Emf measurements of the following galvanic cells with beta-alumina (β- and β″-alumina) solid electrolyte were carried out to determine the Na2O activities in the (α+β)- and (β+β″)-alumina: Pt, Au+Au2Na(s)/β- or β″-alumina/(α+β)-alumina, Air, Pt and Pt, Au+Au2Na(s)/β″-alumina/(β+β″)-alumina, Air, Pt. Temperature dependence of the Na2O activity in the beta-alumina was represented by the following equations: logaNa2O=−0.40–12140(K⁄T)(±0.05), (874–1054 K) for (α+β)-alumina and logaNa2O=0.85–11380(K⁄T)(±0.09), (823–1075 K) for (β+β″)-alumina. High temperature stability of the beta-alumina in the SOx (x=2, 3) and CO2 atmospheres were investigated using these activity data. Equilibrium sodium vapor pressure over the beta-alumina was represented by the following equations: log(PNa⁄P\ominus)=−22050(K⁄T)+7.68–1⁄4log(PO2⁄P\ominus), (P\ominus=101325 Pa) for (α+β)-alumina and log(PNa⁄P\ominus)=−21670(K⁄T)+8.31–1⁄4log(PO2⁄P\ominus) for (β+β″)-alumina.
The present authors have previously reported the permanent magnet properties of iron-rich Fe–Pt alloys and a new magnet alloy (Fe-38.5 at%Pt) with a high energy product of 159 kJ·m−3, which was named as Platiron Magnet. In this paper are further studied the effects of additions of Ti, V, Rh, Pd, Ir, Au, Al, Ga and Ge on the magnetic properties of the magnet alloy. The permanent magnet poperties of Fe–Pt alloys can be improved by addition of a small amount of Ti or V. Especially, the alloy containing 60 at% iron, 39 at% platinum and 1 at% titanium shows the highest maximum energy product of 165 kJ·m−3, a coercive force of 360 kA·m−1 and a residual flux density of 1.0 T when aged at 823 K for 1.8 Ms after water-quenching. Further, the alloy containing 60.5 at% iron, 38.5 at% platinum and 1 at% vanadium shows the highest coercive force of 410 kA·m−1, a maximum energy product of 160 kJ·m−3 and a residual flux density of 1.04 T when aged at 773 K for 252 ks after water-quenching. In the case of addition of each of the other elements, however, the permanent magnet properties are remarkably deteriorated. It is presumed that the excellent permanent magnet properties of the Platiron Magnet alloys are related to the existence of the γ1 ordered phase of the Llo-type having high magneto-crystalline anisotropy.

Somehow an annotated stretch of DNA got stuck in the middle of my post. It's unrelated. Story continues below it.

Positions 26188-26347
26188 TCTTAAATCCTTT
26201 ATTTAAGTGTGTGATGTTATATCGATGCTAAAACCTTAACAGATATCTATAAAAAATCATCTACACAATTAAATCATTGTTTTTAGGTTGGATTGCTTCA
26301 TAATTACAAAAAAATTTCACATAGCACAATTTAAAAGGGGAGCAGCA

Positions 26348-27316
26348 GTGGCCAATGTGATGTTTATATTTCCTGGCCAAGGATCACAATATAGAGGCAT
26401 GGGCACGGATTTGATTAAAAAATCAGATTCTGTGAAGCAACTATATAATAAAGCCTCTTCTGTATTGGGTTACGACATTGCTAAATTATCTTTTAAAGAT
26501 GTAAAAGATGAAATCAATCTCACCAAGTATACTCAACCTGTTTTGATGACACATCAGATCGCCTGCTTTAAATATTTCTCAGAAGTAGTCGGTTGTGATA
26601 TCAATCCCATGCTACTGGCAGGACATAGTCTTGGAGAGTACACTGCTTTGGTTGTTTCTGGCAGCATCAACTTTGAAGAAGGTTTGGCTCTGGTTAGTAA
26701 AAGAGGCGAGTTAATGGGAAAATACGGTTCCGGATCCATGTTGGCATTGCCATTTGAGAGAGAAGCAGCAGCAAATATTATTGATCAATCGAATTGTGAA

The phase transformation from a sintered eutectic alloy of ε-FeSi and α-Fe2Si5 to β-FeSi2, has been studied by metallographic observations and X-ray quantitative analysis, and by measurements of the resistivity and thermoelectric power. The resistivity increases with increasing amount of β-FeSi2, and two maximum values occur at 1123 and 1133 K in the relationship between the resistivity and the annealing temperature. A drastic decrease in the resistivity is found between the temperatures 1123 and 1133 K. Two different reactions separately occur in the regions below 1123 K and above 1133 K. Below 1123 K β-FeSi2 is formed mainly by the decomposition reaction, α→β+Si, and followed by the subsidiary reaction, Si+ε→β; above 1133 K β-FeSi2, is produced by the peritectoid reaction, ε+α→β. In the former reaction, the complete β-FeSi2 is obtained by an effective annealing at 1113 K for 3.6×104 s.